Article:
Trial challenges occupation of East Timor


Jose Antonio Neves, East Timorese theology student and secretary of the student national resistance organisation RENETIL, was sentenced on February 15 by an Indonesian Court to four years' jail. He was arrested in the central Java city of Malang in May while sending faxes with information about East Timor human rights violations to human rights monitors overseas.

Neves was pronounced guilty of plotting the secession of East Timor from Indonesia and seeking support from exiles and human rights groups abroad. In his February 26 court statement, Neves called himself a citizen of East Timor by nationality and patriotic conscience, and a Portuguese citizen based on international law. He therefore rejected the judgment of the court and would not appeal to any Indonesian higher courts.

Neves appealed to the international community to pressure the Indonesian government to end all punishments against East Timor citizens in Indonesian prisons and to induce the Indonesian government to cooperate with the United Nations, Portugal and the East Timorese people to find a speedy and unequivocal definition for the political status of East Timor according to international law.

Neves' trial gave an opportunity to prominent Indonesian human rights lawyers defending him, such as Legal Aid Foundation lawyer Luhut Pangaribuan, to challenge openly the legality of the Indonesian annexation of East Timor. The defence team's rebuttal, read on October 19, argued that the National Council for Maubere Resistance (CNRM) and one of its components, RENETIL, are lawfully recognised in international law and by the government of Indonesia in a tripartite agreement with it and Portugal under UN auspices.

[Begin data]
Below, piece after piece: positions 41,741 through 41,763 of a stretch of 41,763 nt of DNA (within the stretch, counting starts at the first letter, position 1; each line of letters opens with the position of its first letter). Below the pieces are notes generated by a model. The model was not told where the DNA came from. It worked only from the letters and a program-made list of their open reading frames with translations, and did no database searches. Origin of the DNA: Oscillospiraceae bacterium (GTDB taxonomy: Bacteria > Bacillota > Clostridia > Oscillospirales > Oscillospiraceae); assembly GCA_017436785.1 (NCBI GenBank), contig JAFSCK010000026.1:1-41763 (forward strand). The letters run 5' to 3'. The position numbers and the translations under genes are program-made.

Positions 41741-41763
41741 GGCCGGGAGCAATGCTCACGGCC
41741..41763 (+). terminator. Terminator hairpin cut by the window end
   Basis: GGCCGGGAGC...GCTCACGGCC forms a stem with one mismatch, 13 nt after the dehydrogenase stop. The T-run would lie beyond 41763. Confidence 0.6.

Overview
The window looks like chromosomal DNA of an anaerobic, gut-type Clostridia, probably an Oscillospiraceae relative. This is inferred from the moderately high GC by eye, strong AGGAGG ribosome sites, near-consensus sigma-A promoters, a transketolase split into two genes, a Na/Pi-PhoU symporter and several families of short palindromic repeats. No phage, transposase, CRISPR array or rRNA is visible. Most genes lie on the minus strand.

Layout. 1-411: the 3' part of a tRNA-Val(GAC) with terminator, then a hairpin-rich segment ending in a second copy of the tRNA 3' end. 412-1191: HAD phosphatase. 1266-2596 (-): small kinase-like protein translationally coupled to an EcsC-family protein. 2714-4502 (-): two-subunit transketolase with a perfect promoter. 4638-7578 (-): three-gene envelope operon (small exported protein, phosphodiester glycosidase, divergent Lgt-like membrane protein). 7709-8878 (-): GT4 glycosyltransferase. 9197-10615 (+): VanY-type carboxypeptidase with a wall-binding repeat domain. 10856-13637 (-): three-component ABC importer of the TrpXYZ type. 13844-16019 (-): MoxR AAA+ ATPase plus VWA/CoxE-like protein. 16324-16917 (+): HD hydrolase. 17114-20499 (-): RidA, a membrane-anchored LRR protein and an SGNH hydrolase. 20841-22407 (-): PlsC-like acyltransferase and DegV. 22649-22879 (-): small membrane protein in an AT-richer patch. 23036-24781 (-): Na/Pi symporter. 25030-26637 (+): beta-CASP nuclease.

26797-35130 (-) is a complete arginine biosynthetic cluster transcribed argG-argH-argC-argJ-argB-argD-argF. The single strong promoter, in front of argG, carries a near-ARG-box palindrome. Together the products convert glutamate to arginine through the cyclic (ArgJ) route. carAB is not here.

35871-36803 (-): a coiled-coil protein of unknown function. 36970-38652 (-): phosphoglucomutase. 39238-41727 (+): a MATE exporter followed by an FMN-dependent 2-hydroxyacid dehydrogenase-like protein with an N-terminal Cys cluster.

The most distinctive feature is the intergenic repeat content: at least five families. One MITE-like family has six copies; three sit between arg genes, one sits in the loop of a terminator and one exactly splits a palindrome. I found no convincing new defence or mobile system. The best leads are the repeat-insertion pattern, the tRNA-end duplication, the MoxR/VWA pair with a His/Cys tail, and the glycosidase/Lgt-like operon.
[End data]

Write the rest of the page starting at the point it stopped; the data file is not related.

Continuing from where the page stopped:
Their rebuttal recalls that territorial acquisitions by military force are illegal under international law, adding that such territories are the concern of the UN and continue having the right to self-determination. The juridical consequence of the acquisition of East Timor by force, in violation of international law, according to the defence lawyers, is that "the struggle of the people of East Timor for independence, for their own government — not under the Republic of Indonesia — as has been waged by the accused is justified according to international law".

The defence rebuttal noted that the independence struggle of the East Timorese people is organised by the CNRM, whose leader Xanana Gusmao in 1992 proposed a peace plan to resolve the conflict.

These unprecedented statements by Indonesian lawyers in an Indonesian court were followed on December 14 by a strong testimony presented by highly respected Indonesian academic Dr George Aditjondro. Aditjondro compared the struggle of the East Timorese with those of the Palestinians, Saharawis, Bosnians and anti-apartheid South Africans.

The prosecution's response contained little more than attacks on the personal integrity of the defence, accusing them of not being good patriots.
[Information provided by the CNRM media office.]

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